(Doug Mataconis, John F. Kennedy A Conservative? No, Not Really)
Kennedy’s statement needs to be put in the proper historical context. When Kennedy gave that speech the top marginal tax rate – the tax rate for the nation’s highest levels of income – was 91 percent. The “conservative” cut passed after Kennedy’s death lowered it to 77 percent. Today it’s 39.5 percent, a figure Kennedy couldn’t have imagined and certainly wouldn’t have supported.
Two liberal economists, Nobel Laureate Peter Diamond of MIT and Emmanuel Saez of the University of California at Berkeley, recently concluded that the most effective top tax rate – the one that would create the most “jobs and income and eventually more revenue” – is 73 percent. When today’s conservatives embrace rates like that, we’ll call John Kennedy a conservative.
(Richard Eskow, The “Real JFK” – Not Conservative, and Not Forgotten)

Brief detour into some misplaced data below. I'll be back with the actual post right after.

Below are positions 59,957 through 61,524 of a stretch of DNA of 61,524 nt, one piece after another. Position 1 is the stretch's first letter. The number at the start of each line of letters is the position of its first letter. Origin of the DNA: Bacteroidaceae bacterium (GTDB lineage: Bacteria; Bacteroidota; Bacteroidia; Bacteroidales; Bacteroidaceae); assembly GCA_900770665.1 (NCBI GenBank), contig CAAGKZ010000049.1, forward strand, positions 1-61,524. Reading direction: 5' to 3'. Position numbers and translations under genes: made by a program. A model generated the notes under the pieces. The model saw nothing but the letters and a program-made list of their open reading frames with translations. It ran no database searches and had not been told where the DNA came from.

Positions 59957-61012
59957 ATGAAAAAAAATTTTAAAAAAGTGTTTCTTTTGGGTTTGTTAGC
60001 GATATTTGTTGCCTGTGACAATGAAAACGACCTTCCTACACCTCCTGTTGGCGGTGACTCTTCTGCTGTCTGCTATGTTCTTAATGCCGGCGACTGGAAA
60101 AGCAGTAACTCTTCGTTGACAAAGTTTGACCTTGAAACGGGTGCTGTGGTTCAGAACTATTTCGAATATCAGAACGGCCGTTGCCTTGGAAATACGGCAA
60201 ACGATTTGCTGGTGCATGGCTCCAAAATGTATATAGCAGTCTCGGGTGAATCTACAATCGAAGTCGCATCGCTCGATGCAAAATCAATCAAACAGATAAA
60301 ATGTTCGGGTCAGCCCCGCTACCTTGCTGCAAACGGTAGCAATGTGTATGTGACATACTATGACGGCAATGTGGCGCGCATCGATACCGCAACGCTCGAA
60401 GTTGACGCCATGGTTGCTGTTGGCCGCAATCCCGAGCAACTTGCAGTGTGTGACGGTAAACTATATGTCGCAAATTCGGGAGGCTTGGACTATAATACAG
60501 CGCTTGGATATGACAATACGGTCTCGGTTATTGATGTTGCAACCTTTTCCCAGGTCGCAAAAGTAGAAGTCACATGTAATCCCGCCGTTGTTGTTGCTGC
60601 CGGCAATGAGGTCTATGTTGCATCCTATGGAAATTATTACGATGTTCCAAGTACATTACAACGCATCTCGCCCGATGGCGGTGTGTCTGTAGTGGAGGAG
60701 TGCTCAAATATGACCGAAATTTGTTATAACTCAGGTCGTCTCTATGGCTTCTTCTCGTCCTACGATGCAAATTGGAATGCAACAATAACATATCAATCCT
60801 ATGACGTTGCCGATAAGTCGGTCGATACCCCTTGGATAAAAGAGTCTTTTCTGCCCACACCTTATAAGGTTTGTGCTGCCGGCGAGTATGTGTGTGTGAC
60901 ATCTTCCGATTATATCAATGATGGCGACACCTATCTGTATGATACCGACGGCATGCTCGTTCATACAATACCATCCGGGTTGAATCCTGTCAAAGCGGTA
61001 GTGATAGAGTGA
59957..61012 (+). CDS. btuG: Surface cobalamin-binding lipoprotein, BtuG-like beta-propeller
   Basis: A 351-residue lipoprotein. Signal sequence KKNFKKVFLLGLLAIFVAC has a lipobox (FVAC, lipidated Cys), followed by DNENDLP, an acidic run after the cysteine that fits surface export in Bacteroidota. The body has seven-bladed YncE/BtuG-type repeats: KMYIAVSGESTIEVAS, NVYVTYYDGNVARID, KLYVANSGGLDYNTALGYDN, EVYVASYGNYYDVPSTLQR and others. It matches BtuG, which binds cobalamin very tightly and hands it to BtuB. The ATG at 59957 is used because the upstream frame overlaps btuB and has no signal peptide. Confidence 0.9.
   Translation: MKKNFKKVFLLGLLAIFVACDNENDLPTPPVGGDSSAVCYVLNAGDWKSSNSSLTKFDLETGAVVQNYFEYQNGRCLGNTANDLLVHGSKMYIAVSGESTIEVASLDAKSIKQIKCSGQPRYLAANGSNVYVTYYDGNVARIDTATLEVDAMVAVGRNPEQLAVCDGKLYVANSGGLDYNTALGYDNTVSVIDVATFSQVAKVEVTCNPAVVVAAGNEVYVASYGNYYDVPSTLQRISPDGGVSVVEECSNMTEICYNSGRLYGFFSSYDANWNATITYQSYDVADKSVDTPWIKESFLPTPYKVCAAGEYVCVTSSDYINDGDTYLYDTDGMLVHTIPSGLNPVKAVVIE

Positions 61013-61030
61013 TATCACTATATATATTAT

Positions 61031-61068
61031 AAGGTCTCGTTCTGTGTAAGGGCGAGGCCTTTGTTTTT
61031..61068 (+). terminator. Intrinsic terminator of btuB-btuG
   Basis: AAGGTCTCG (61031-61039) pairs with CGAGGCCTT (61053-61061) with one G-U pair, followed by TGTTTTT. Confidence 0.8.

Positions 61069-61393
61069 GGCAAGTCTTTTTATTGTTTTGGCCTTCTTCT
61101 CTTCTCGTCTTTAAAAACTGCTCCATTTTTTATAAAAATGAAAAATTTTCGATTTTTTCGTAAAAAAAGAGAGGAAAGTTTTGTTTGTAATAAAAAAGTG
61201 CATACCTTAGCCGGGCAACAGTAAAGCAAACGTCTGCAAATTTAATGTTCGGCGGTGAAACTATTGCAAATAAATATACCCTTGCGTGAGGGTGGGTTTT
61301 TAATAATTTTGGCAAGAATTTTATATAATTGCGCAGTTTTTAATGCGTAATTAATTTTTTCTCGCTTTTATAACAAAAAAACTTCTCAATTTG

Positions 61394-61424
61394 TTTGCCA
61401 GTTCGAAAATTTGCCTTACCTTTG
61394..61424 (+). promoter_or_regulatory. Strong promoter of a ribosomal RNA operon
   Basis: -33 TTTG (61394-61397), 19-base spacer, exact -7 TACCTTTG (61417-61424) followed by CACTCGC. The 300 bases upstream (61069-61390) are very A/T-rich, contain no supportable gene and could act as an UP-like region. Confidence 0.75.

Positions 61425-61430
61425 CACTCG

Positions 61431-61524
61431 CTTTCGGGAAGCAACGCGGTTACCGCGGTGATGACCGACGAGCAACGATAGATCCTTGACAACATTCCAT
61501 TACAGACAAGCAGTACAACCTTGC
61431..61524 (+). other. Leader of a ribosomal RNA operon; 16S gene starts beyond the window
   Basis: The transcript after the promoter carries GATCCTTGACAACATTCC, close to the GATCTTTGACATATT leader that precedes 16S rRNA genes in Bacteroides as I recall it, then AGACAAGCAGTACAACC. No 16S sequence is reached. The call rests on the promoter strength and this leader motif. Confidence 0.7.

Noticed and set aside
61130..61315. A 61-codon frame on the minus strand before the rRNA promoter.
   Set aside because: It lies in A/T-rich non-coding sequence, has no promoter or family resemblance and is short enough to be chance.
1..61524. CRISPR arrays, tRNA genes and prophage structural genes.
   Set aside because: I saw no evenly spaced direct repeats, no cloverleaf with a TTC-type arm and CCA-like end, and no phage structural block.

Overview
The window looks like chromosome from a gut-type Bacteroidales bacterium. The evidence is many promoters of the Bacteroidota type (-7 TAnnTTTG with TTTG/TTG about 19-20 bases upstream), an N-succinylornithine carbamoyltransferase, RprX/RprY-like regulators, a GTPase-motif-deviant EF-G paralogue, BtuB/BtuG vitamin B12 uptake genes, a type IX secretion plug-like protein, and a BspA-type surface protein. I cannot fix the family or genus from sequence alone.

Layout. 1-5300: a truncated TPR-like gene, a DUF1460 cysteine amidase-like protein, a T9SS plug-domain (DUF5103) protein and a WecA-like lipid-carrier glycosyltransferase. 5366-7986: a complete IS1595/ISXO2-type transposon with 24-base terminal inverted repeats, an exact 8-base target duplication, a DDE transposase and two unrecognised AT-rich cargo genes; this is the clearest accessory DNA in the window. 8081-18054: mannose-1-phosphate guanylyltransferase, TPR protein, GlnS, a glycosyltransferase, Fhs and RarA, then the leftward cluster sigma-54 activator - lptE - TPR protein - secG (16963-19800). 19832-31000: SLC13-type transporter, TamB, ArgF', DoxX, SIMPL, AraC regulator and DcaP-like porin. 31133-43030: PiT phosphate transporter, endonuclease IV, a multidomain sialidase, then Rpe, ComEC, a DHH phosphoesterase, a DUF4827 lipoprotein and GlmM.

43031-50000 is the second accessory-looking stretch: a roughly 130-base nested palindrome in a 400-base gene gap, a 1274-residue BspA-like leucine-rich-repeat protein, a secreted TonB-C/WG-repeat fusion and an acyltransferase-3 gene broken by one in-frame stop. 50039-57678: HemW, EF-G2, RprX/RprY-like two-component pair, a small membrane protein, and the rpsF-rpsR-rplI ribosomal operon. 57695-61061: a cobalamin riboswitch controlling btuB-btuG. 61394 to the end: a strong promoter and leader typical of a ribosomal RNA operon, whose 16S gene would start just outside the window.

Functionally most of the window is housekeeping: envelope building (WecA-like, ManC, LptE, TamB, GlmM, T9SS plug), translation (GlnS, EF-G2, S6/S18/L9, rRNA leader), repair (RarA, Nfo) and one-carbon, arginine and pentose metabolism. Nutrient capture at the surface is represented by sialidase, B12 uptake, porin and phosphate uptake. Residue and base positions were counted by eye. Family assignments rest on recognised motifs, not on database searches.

Among historians, the general consensus is that is that Kennedy’s economic fix had a significant — though complicated — long-term effect on the economy. Nearly all agree that his policies were partly responsible for the golden era of the mid-1960s, a time when the U.S. experienced vigorous economic growth. By 1966 — almost three years after Kennedy’s death — stock prices were soaring, the economy was expanding at a rate of 6.6 percent, and the unemployment rate stood at just 3.8 percent. His agenda included an increase to minimum wage, an expansion of unemployment benefits, improvements to Social Security benefits to encourage workers to retire earlier, and greater spending on highway construction and urban renewal. In essence, he was pushing Congress to jump start the economy by increasing government spending, as NPR senior business editor Marilyn Geewax explained on a NPR-affiliated public radio station earlier this week.